Weiyu received her B.A. in drama literature from Central Academy of Drama in Beijing. Before coming to IU, she worked as a lecturer in China, teaching high school students theatre history, theory and playwriting. Her research interests include political theatre, Asian-American theatre, and modern Chinese drama. Weiyu is from Beijing, China.
Susannah Stengel is a first year M.A. student at Indiana University studying Theatre History, Theory, and Literature. She received her B.A. in Theatre from Grinnell College and worked as a middle school theatre teacher in Houston, Texas. Susannah’s research interests include sex on stage, Irish theatre, psychological terror in domestic spaces, and 20th/ 21st century female playwrights. Susannah is originally from Conway, Arkansas.
Sarah Campbell is a second-year Ph.D. student in the Department of Theatre, Drama, and Contemporary Dance at Indiana University. She received her B.A. in theatre from the University of Kentucky in Lexington, Kentucky and her M.A. in theatre with an emphasis in directing from the University of Nebraska Omaha. Her research interests include the intersections of theatre and folklore, touristic performance, the theatricality of space and place, and Maya ritual performance in the classic period. She is currently President and conference co-chair for Indiana University's Association for Research in Theatre (ART@IU) and Secretary of the Graduate Student Caucus, the graduate student organization of the American Society for Theatre Research (ASTR). Sarah is from Louisville, Kentucky.
Whit Emerson received his B.A. in Theatre Arts from Appalachian State University and his M.A. in Theatre Studies from the University of Central Florida. Whit lived in China for three years teaching English and learning Chinese. His research interests include intercultural performance, modern Chinese theatre, comedy, state-controlled theatre, edutainment, stage movement, and the historical avant-garde. Whit has worked in the theatre as an actor, director, producer, fight choreographer, dialect coach, playwright, sound designer, and dramaturg. He has presented papers ad held workshops at academic conferences on King Ubu, puppet theory, tai chi, Shakespeare and Cultural Revolution Dramas. Whit is from Orlando, Florida.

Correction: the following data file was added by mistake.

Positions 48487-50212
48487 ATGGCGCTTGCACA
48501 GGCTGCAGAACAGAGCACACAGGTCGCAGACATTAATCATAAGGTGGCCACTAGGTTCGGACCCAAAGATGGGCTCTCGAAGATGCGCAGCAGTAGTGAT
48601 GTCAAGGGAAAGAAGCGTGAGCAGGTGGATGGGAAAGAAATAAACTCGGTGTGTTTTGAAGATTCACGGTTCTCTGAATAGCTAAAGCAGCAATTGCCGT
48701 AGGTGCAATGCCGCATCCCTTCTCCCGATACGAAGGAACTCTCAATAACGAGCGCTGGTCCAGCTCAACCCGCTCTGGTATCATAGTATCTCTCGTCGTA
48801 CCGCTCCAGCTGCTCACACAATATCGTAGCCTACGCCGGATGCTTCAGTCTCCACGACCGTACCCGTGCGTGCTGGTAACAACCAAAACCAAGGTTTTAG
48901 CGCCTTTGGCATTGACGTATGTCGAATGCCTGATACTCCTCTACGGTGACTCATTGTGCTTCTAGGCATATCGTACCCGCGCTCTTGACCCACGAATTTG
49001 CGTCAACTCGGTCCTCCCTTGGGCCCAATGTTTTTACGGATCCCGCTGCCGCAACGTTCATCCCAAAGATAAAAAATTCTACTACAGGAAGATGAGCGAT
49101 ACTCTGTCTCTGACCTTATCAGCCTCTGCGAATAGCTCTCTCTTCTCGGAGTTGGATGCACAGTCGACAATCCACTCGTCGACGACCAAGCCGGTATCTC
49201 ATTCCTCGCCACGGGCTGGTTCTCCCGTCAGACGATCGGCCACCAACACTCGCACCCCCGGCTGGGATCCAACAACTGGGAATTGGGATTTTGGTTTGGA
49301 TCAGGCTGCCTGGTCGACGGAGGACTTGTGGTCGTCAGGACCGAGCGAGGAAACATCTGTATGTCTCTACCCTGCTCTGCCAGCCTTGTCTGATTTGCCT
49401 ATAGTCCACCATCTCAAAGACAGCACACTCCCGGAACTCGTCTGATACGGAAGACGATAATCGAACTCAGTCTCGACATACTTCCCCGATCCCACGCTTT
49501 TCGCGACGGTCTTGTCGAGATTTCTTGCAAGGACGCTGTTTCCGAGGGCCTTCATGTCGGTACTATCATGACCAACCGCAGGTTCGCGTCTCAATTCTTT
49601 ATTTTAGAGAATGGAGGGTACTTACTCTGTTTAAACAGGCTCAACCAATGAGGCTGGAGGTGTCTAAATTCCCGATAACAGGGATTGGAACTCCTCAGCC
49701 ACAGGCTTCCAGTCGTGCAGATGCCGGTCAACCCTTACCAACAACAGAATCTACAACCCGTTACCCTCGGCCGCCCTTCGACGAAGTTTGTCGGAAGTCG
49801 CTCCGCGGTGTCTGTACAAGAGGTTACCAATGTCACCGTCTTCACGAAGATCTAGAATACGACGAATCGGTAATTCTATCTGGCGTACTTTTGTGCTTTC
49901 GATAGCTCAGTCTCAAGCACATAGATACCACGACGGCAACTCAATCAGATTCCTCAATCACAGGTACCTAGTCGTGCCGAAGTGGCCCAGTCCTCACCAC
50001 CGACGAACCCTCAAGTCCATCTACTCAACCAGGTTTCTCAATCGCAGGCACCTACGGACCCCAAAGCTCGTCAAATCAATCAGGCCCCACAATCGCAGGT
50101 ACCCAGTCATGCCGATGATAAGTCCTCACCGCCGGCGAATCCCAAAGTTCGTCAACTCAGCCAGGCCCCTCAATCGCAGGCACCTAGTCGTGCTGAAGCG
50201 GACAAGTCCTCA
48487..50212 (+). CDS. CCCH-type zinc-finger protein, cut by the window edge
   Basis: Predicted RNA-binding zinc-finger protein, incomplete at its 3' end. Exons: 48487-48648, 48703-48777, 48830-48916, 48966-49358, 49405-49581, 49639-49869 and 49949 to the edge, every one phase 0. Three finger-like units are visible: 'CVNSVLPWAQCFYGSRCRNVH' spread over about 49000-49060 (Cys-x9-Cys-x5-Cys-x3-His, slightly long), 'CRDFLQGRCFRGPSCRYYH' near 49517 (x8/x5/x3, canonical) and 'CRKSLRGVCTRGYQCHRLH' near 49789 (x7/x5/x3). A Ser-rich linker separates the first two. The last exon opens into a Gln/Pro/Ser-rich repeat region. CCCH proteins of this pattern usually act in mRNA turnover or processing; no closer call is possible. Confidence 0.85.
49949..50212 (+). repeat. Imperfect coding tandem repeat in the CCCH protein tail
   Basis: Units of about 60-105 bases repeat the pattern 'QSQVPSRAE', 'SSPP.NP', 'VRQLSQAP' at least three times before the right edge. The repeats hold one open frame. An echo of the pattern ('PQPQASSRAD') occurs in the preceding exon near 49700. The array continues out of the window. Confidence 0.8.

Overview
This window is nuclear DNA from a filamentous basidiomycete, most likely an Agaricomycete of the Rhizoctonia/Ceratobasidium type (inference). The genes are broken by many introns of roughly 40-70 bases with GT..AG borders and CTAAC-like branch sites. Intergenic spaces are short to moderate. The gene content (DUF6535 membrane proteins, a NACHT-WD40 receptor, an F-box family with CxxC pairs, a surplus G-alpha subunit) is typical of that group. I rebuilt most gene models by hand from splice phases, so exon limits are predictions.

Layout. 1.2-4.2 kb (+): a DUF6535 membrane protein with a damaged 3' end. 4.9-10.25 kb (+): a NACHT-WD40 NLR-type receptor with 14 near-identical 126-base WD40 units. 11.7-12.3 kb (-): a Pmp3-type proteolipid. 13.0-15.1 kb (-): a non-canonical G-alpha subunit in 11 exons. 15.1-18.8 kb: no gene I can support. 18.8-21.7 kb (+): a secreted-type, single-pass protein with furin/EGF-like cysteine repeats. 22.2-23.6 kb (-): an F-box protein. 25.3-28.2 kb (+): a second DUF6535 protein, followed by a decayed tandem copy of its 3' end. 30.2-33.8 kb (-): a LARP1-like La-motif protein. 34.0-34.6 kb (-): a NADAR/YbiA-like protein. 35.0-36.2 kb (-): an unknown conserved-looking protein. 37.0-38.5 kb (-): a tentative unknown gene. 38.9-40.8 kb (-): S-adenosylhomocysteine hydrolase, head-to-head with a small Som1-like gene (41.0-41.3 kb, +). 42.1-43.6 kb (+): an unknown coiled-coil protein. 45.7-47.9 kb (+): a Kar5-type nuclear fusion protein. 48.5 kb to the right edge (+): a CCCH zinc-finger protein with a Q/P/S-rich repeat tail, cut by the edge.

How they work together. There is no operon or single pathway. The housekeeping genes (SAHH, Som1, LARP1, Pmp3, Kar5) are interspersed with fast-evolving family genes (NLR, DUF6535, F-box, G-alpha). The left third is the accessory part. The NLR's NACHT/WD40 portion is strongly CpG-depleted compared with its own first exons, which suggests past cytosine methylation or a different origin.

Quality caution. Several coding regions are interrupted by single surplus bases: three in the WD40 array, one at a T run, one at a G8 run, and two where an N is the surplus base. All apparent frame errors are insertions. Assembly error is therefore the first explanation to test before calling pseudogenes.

Carle received his B.F.A. in Theatre from Marietta College in Marietta, Ohio, and his M.A. in Theatre HIstory, Theory, and Literature from Indiana University. He has also studied Chinese language at the Dalian University of Foreign Languages. His research interests include contermporary Chinese theatre and playwrights. Before coming to IU, Carle worked in production and stage management, having held positions at the Carousel Dinner Theatre, Great Lakes Theatre Festival, and the Cleveland Play House.
Eric "C" Heaps